During their NPS testing, Groove found that the second-biggest reported benefit was their customer service.
Peter Drucker once said the purpose of a business is to make and keep a customer. That means the intangibles around your product, besides just the features, can also impact customer success (and therefore, churn).
You must take steps to create real connections before you can have loyal customers.
One way to do this is by surprising and delighting your customers.
Investing in people can only take you so far, especially with a lower ARPU. However, you can use technology to help you scale people.
79% of people prefer live chat over email and phone for customer support. One big reason is that it only takes 42 seconds to resolve issues in one study.
But the true power behind options like Drift and Intercom is their ability to use conditional filters and branching similar to automation programs.
For example, you can use triggers like someone’s website activity and visit frequency to route messages to certain individuals or even reply for you with auto-replies.
You can also use bots not just to recommend a knowledge base link, but solve someone’s problem or question in real-time.
That’s why Help Scout integrated with Slack to see real-time notifications of what's happening on the customer end. They improved their response time by 340%.
There is almost no better way to increase customer happiness than to solve someone’s problem as quickly and thoroughly as possible.
Ben Carpel, CEO of Cyfe, solves problems during their onboarding process. They provide one-on-one training sessions to gain real-time feedback.
He says, “These sessions have even produced some great ideas for interface changes that proved to be extremely sticky over time, and we all know how important product stickiness is for growth.”
By keeping your customers happy, you can reduce churn and increase retention. Just look at the most hated companies, like airlines or utility companies, as the corollary.
So far we’ve focused almost exclusively on the churn side of the equation.
That’s because the best way to retain customers over the long haul is to limit or decrease the aspects that lead to churn.
However, this is only half the battle when you’re trying to increase all of the retention metrics we analyzed earlier. Specifically, the revenue half has been left out.
If you can do things to increase your revenue per customer, you can ‘accept’ a higher churn rate.
That doesn’t just include raising prices for new customers, either. The Quick Ratio, if you remember, also accounts for ‘expanding’ or increasing rates for existing customers.
That breaks down into two components, typically:
Upsells into a higher plan value
Repurchases or cross-sells into supplemental revenue
A simple way to accomplish the first point is to segment plan pricing based on company criteria. For example, you can isolate specific features in higher plans or use the total number of users per account to increase pricing. If a company grows and wants to double their user count, pricing will rise proportionately.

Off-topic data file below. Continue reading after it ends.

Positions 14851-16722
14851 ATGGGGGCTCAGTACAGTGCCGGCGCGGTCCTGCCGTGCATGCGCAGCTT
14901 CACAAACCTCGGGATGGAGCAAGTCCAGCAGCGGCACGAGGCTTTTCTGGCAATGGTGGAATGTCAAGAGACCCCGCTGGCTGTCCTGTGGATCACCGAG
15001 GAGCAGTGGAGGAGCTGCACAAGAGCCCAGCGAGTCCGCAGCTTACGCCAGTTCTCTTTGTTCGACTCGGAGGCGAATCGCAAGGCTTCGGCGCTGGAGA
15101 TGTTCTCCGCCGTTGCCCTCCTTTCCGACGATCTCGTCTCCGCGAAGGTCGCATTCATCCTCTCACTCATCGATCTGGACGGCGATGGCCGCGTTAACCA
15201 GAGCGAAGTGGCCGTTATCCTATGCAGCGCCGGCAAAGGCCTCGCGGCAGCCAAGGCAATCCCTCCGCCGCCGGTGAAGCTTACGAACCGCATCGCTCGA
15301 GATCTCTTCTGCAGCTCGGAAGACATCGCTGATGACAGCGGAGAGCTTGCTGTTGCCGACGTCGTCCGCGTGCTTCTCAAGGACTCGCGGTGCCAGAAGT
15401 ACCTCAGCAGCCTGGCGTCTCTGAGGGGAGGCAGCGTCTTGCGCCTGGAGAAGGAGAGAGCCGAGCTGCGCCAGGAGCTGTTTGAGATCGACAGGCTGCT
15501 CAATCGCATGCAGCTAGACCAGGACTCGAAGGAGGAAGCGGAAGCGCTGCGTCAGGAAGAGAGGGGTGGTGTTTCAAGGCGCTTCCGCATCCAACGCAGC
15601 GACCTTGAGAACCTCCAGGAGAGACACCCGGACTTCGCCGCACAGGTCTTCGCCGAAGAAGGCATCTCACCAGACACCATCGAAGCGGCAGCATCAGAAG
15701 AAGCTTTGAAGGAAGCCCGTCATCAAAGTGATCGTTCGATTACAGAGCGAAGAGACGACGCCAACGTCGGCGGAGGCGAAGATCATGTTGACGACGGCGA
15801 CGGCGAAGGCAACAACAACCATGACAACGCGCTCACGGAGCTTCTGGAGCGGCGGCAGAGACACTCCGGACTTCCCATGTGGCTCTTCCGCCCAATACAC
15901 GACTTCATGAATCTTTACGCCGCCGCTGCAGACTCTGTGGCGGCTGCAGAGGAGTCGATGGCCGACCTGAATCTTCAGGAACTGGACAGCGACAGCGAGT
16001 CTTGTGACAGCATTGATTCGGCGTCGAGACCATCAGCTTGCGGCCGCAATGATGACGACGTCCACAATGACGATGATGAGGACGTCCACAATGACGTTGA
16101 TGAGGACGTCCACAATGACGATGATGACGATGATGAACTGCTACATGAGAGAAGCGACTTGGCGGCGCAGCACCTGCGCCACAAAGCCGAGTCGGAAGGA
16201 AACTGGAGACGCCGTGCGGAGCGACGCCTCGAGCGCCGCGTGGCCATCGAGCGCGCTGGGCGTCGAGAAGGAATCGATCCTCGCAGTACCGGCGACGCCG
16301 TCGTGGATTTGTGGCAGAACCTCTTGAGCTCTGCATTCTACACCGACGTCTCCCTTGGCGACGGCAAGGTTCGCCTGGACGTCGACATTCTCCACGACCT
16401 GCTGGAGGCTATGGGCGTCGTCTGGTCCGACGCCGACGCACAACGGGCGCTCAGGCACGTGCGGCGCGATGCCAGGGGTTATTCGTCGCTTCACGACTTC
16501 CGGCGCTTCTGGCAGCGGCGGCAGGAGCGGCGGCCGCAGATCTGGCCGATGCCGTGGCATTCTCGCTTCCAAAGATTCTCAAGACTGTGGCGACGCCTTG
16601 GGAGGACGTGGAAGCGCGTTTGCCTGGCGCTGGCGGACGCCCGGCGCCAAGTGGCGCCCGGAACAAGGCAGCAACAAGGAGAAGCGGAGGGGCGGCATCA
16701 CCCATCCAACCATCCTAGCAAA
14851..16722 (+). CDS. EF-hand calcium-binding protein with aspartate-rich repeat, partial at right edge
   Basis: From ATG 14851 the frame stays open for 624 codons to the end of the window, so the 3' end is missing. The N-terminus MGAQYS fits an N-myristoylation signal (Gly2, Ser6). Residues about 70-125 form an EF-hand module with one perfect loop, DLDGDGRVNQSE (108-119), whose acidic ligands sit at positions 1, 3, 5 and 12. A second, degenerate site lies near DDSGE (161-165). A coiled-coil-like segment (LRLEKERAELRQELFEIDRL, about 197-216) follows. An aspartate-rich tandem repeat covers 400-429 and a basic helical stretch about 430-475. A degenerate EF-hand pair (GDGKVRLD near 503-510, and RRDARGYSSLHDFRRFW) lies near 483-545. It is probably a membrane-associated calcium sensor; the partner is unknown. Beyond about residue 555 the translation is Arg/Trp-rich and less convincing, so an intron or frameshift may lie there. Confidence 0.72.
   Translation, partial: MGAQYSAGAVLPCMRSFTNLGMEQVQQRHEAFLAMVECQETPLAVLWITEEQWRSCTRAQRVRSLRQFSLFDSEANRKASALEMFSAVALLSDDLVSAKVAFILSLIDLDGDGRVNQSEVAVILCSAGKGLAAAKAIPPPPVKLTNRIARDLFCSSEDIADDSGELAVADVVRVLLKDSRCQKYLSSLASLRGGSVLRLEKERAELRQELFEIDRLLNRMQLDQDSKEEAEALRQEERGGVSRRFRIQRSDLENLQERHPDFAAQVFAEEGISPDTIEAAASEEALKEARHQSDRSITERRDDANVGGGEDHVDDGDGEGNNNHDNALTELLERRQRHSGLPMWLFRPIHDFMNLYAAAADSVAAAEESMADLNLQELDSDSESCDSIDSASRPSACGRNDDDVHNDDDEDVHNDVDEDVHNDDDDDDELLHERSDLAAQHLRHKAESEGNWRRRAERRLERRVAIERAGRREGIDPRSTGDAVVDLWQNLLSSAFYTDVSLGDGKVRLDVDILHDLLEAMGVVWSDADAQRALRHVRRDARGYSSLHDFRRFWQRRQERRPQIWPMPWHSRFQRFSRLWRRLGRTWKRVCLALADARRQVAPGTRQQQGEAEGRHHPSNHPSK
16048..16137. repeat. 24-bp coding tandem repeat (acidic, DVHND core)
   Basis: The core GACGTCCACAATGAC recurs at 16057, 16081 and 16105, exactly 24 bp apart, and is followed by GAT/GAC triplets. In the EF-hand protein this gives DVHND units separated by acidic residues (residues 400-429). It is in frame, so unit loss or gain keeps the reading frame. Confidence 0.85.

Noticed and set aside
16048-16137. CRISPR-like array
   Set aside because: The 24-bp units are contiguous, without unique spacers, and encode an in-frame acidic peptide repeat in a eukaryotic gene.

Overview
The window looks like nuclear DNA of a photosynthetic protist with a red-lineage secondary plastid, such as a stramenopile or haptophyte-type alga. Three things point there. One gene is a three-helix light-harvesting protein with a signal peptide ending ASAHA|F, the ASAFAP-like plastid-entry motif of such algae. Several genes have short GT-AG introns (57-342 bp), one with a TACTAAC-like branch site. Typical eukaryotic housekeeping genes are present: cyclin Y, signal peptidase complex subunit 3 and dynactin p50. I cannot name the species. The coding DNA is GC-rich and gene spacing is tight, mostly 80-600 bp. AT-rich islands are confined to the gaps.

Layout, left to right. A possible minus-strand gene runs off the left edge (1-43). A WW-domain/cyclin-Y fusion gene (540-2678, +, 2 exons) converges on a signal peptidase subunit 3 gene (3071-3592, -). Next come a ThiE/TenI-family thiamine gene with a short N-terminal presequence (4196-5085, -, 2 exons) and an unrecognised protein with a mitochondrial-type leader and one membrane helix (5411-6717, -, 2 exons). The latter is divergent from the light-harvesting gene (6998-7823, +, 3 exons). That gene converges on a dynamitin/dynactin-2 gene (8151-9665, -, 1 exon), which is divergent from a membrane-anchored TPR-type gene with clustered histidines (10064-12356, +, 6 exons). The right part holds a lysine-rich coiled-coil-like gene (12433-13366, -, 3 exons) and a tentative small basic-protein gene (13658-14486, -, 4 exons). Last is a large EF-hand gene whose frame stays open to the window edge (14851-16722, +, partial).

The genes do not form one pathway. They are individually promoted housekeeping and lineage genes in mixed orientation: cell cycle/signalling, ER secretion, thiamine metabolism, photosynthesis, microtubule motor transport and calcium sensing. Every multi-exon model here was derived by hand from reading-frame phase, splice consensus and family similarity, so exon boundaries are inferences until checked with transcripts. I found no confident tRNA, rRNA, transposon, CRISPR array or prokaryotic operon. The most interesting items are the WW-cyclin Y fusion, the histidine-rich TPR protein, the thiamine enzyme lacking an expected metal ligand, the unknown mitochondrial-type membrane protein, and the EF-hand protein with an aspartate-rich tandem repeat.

Some product companies, like Moz, will also provide supplementary training services. These can act like additional product lines most existing companies could purchase, thereby increasing ARPU like magic.
There is one final trick into upselling and cross-selling existing customers: Tripwires.
These are like ‘too good to be true’ offers that people can’t pass up. You actually already saw an example of this, too, used by The New Yorker, in chapter three.
Here’s what their current pricing page looks like again:
First, they’re giving new readers an exclusive offer that breaks down to only $1 per week. Almost everyone can easily afford that.
But they’re also applying that offer to all plans, making it easier for you to commit to the ‘Print + Digital’ offering, which is uncoincidentally their most expensive plan overall, too.
Tripwire offers aren’t some new, flashy tactic that online info-marketers just came up with to pull the wool over unsuspecting customers, either. Companies have been using them for decades as a legitimate lead generation tactic.
Here’s one example from the 1960s:
And it turns out that there’s solid science behind The New Yorker’s pricing strategy.
Dan Ariely shared findings from a pricing experiment he ran with The Economist in both in his Ted Talk and his popular Predictably Irrational book.
First, they offered three different plans with the following pricing:
Unsurprisingly, almost everyone who purchased (84%) chose the Print and Web subscription because it was seen as the ‘best value.’
However, something interesting happened when they removed the Print-Only option. In this case, only 32% chose the new combined value, and the majority (68%) downgraded to the Web-Only version. Just the plan pricing alone impacted their perception of value.
The ‘biggest’ plan that combined Web and Print content acted as a price anchor. It helped shape customer’s expectations of value. Another tactic to use when pricing, is to label your customers with a positive trait. Buffer does this on their pricing strategy. They refer to their premium customers as “awesome” members.
And as we’ve discussed, expectations are everything.
If customers don’t feel like they’re getting good value for their money, they won’t stick around. Or worse, they’ll choose a lower plan to begin with.
The other side to maximizing your retention metrics is to unveil plans and organize pricing that encourages people to spend more, more often. In addition, your product’s reliance on low churn will also be loosened at the same time.